Aluminum welds

--Long story short: I went looking for wire I could bend into
shapes for an artsy-fartsy project. I settled on 1/8" dia aluminum
welding rod. It takes 5 rods to do one wire frame and I decided the
best way to attach one to the other would be to overlap them a bit and
weld the intersection. Well it wasn't easy, but I figured out a method
that sort of worked most of the time. Using my Econotig I found (after
much trial and error) that I could crank it down to a little more than
zero power; maybe 4% and, by repeatedly stomping and releasing the
pedal, get to a point where I could do a tiny fusion weld. I then
marched down the intersection with repeated stomp-and-release, to avoid
getting the wire too hot.
--Sooo there's *got* to be a better way, yes? Would a welder
with a programmable pulser do the trick? I'm thinkin/ it's finally time
to upgrade to a machine that can finesse this sort of thing a little
better...
Reply to
steamer
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Steamer,
sounds like your machine already has a "programmable pulser" :>
But seriously, my machine has a pulser, and yes, i do use it when welding real small stuff like that, although ive never done exactally what your talking about, it would eliminate the foot mashing.
The problem ive had with pulsing with real low amps is my helmet going dark and light with the pulses, its not a big deal, just annoying.
Sam
Reply to
spjames
"steamer" wrote: (clip)--Sooo there's *got* to be a better way, yes? Would a welder with a programmable pulser do the trick? I'm thinkin/ it's finally time to upgrade to a machine that can finesse this sort of thing a little better... ^^^^^^^^^^^^^^^^^^^^ You'll go to ANY lengths to justify a new tool.
Reply to
Leo Lichtman
Sounds like 1/8" aluminum MIG wire would be better for what you're doing.
Wayne Cook Shamrock, TX
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Reply to
Wayne Cook
You have really run up against the limitations of the Econotig. That low end limit of 30 amps is what is causing your trouble.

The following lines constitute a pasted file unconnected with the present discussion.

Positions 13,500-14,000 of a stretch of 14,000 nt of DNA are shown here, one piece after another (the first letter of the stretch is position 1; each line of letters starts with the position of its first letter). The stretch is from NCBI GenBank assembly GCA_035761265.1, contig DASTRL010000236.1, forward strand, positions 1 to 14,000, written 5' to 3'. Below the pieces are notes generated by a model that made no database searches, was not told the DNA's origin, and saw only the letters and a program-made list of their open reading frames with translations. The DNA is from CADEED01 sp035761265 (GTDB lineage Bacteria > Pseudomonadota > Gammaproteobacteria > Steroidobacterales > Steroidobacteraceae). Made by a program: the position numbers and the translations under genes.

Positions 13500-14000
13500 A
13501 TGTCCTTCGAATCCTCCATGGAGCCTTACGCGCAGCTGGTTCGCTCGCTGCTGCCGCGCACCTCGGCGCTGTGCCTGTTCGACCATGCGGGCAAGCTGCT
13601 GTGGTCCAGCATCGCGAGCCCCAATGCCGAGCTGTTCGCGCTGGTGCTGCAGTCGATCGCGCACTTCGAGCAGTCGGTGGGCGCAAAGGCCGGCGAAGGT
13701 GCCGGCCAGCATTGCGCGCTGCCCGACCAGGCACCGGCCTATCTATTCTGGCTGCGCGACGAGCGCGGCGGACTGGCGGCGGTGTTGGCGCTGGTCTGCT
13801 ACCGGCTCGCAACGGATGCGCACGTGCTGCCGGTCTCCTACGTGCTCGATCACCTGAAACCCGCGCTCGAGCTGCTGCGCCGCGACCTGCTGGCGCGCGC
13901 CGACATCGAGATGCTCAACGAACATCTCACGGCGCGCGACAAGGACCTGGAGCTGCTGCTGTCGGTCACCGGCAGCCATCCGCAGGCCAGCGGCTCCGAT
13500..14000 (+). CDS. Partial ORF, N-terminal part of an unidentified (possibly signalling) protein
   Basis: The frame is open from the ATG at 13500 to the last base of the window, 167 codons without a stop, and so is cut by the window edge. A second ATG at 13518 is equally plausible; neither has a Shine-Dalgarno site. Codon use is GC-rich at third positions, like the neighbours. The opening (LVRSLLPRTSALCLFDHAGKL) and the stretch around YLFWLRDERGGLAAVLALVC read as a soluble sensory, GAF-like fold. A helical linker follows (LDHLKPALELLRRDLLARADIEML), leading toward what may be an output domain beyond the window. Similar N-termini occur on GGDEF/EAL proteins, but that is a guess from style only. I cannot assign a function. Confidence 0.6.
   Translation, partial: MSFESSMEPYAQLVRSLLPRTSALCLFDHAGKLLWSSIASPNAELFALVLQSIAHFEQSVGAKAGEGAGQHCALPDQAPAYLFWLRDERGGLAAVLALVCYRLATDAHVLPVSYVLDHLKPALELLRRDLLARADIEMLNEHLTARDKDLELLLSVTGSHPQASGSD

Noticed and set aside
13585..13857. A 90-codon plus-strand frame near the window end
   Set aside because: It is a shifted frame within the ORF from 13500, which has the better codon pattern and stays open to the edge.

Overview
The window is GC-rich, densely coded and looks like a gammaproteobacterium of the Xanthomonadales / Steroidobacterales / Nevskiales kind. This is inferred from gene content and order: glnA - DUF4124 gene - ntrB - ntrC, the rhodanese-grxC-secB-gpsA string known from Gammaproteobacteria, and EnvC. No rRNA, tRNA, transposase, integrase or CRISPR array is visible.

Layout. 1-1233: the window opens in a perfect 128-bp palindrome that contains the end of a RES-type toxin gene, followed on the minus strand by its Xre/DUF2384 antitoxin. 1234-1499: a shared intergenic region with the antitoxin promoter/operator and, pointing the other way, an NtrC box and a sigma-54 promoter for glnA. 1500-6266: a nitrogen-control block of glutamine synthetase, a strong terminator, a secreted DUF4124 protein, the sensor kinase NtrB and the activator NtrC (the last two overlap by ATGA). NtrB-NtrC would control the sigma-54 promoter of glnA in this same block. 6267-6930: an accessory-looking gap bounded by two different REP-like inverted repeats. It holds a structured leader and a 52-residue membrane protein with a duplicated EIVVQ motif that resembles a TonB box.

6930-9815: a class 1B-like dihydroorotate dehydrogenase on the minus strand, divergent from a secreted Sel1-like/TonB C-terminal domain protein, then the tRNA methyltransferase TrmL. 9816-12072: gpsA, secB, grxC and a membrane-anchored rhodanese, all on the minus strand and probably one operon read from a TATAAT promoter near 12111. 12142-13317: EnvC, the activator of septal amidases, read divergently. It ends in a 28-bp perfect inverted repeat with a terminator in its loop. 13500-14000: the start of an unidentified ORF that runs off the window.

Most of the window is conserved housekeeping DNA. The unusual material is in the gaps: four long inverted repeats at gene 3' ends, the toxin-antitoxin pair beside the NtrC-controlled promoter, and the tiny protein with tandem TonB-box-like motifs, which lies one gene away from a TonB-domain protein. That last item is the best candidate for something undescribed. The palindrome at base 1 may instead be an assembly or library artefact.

Sell the Econotig and upgrade to a Thermal Arc Prowave 185TSW and you will be much happier.
Or you could just use Nicopress cable sleaves to join your wire frames.
Reply to
Ernie Leimkuhler
Yup.... Spring for a Dynasty 200DX I love mine to death. I still hold it in comparison to my Aerowave but it's so portable and full featured it sells itself. C'mon, you know you want a new tool too.... The Econotig foot thing will surely work as you have found but why wear out a good shoe when you can program it in :) You can always auction the Econotig to offset the Dynasty but having a few extra welders around the shop is rather comforting. I just happen to have my Dynasty running in the kitchen at present on some headers. All the other stuff is in storage.
Rob
Fraser Competition Engines Chicago, IL. Long Beach, CA.
Reply to
RDF
Steamer -
Think Ohms law. I = E/R Current = voltage/resistance.
Increase the resistance of the GND wire. Current can't flow if there isn't a return allowing it to flow.
Keep the current down as low as reasonable - the resistor used might just be an iron wire - or nichrome if needed -
There will be a voltage offset from ground but I doubt if it would make much difference to the high voltage or such - as it would be very small.
Martin
Martin Eastburn @ home at Lions' Lair with our computer lionslair at consolidated dot net NRA LOH, NRA Life NRA Second Amendment Task Force Charter Founder
steamer wrote:
Reply to
Martin H. Eastburn
I made a wire frame heart from my wife this year for valentines day. used a nice tig machine and had similar troubles you are describing.
You probably don't have a 75 kVA resistance welder on hand, but this is what i ended up using. With a small round file I modified a set of A-nose electrodes. this did a beautiful job of welding 1/8" aluminum filler wire. I used a set of vice grops to turn the heads for differing angles of intersection.
Perhaps if you are doing a lot of this type assembly you could put together RSW set up with a simple PS and clamp
Reply to
Badsolo

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